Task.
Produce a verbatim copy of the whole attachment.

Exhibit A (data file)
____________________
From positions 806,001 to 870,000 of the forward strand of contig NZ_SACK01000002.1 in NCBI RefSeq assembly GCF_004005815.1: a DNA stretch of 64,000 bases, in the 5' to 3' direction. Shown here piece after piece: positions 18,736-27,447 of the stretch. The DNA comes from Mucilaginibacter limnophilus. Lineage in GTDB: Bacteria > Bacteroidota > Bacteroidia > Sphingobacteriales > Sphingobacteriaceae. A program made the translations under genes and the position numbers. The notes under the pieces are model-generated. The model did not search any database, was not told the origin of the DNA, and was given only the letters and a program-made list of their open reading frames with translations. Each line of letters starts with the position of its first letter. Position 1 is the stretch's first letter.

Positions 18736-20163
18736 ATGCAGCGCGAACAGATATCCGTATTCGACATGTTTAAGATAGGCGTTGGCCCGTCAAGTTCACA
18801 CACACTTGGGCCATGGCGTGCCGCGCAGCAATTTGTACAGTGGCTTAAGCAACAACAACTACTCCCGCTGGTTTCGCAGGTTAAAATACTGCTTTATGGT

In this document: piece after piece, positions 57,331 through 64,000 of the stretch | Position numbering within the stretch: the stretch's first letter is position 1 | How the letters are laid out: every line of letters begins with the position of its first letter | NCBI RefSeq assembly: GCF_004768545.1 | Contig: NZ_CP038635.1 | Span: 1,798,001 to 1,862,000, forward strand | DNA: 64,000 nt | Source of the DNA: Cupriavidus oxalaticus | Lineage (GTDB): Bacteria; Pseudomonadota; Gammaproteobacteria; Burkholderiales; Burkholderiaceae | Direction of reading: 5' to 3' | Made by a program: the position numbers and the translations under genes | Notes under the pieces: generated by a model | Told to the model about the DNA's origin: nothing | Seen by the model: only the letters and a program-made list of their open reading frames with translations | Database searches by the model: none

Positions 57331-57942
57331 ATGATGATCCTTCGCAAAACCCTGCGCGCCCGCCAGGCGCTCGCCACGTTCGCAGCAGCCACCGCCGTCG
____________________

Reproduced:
From positions 806,001 to 870,000 of the forward strand of contig NZ_SACK01000002.1 in NCBI RefSeq assembly GCF_004005815.1: a DNA stretch of 64,000 bases, in the 5' to 3' direction. Shown here piece after piece: positions 18,736-27,447 of the stretch. The DNA comes from Mucilaginibacter limnophilus. Lineage in GTDB: Bacteria > Bacteroidota > Bacteroidia > Sphingobacteriales > Sphingobacteriaceae. A program made the translations under genes and the position numbers. The notes under the pieces are model-generated. The model did not search any database, was not told the origin of the DNA, and was given only the letters and a program-made list of their open reading frames with translations. Each line of letters starts with the position of its first letter. Position 1 is the stretch's first letter.

Positions 18736-20163
18736 ATGCAGCGCGAACAGATATCCGTATTCGACATGTTTAAGATAGGCGTTGGCCCGTCAAGTTCACA
18801 CACACTTGGGCCATGGCGTGCCGCGCAGCAATTTGTACAGTGGCTTAAGCAACAACAACTACTCCCGCTGGTTTCGCAGGTTAAAATACTGCTTTATGGT

In this document: piece after piece, positions 57,331 through 64,000 of the stretch | Position numbering within the stretch: the stretch's first letter is position 1 | How the letters are laid out: every line of letters begins with the position of its first letter | NCBI RefSeq assembly: GCF_004768545.1 | Contig: NZ_CP038635.1 | Span: 1,798,001 to 1,862,000, forward strand | DNA: 64,000 nt | Source of the DNA: Cupriavidus oxalaticus | Lineage (GTDB): Bacteria; Pseudomonadota; Gammaproteobacteria; Burkholderiales; Burkholderiaceae | Direction of reading: 5' to 3' | Made by a program: the position numbers and the translations under genes | Notes under the pieces: generated by a model | Told to the model about the DNA's origin: nothing | Seen by the model: only the letters and a program-made list of their open reading frames with translations | Database searches by the model: none

Positions 57331-57942
57331 ATGATGATCCTTCGCAAAACCCTGCGCGCCCGCCAGGCGCTCGCCACGTTCGCAGCAGCCACCGCCGTCG